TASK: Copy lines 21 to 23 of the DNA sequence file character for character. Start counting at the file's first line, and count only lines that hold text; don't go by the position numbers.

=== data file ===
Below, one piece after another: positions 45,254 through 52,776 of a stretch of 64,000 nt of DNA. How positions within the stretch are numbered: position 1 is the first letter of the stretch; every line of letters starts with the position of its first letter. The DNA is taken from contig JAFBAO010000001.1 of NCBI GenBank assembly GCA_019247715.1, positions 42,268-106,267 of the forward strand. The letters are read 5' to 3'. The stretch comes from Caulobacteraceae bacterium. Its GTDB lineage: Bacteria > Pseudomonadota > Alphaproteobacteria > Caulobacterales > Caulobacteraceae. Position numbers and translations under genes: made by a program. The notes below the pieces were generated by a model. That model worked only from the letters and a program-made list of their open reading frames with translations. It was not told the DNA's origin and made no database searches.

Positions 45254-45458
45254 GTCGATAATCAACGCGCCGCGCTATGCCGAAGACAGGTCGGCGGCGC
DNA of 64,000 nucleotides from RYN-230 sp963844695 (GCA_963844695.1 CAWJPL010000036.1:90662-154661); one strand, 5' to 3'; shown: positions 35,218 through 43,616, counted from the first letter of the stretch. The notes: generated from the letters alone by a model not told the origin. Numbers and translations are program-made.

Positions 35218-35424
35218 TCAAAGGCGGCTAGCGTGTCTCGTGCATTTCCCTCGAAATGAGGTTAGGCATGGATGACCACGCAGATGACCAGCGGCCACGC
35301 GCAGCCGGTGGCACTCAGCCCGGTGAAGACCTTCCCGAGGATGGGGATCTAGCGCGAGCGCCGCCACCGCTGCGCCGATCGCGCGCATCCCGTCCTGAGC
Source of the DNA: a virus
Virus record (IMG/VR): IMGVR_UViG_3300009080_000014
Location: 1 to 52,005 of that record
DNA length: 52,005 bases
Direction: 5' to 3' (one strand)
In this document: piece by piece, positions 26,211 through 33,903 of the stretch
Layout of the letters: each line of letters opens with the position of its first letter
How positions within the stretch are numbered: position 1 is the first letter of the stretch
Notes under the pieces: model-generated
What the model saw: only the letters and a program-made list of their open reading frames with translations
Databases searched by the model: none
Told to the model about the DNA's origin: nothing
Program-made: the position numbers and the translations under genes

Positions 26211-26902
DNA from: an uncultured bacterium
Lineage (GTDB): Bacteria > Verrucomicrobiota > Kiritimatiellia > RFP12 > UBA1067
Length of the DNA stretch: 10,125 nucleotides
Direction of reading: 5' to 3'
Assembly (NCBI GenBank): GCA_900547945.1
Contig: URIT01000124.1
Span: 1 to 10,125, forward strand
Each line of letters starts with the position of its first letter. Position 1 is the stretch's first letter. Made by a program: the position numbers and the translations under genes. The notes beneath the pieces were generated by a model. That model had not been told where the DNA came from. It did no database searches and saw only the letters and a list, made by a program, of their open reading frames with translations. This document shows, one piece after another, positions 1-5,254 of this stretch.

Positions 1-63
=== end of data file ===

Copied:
Positions 26211-26902
DNA from: an uncultured bacterium
Lineage (GTDB): Bacteria > Verrucomicrobiota > Kiritimatiellia > RFP12 > UBA1067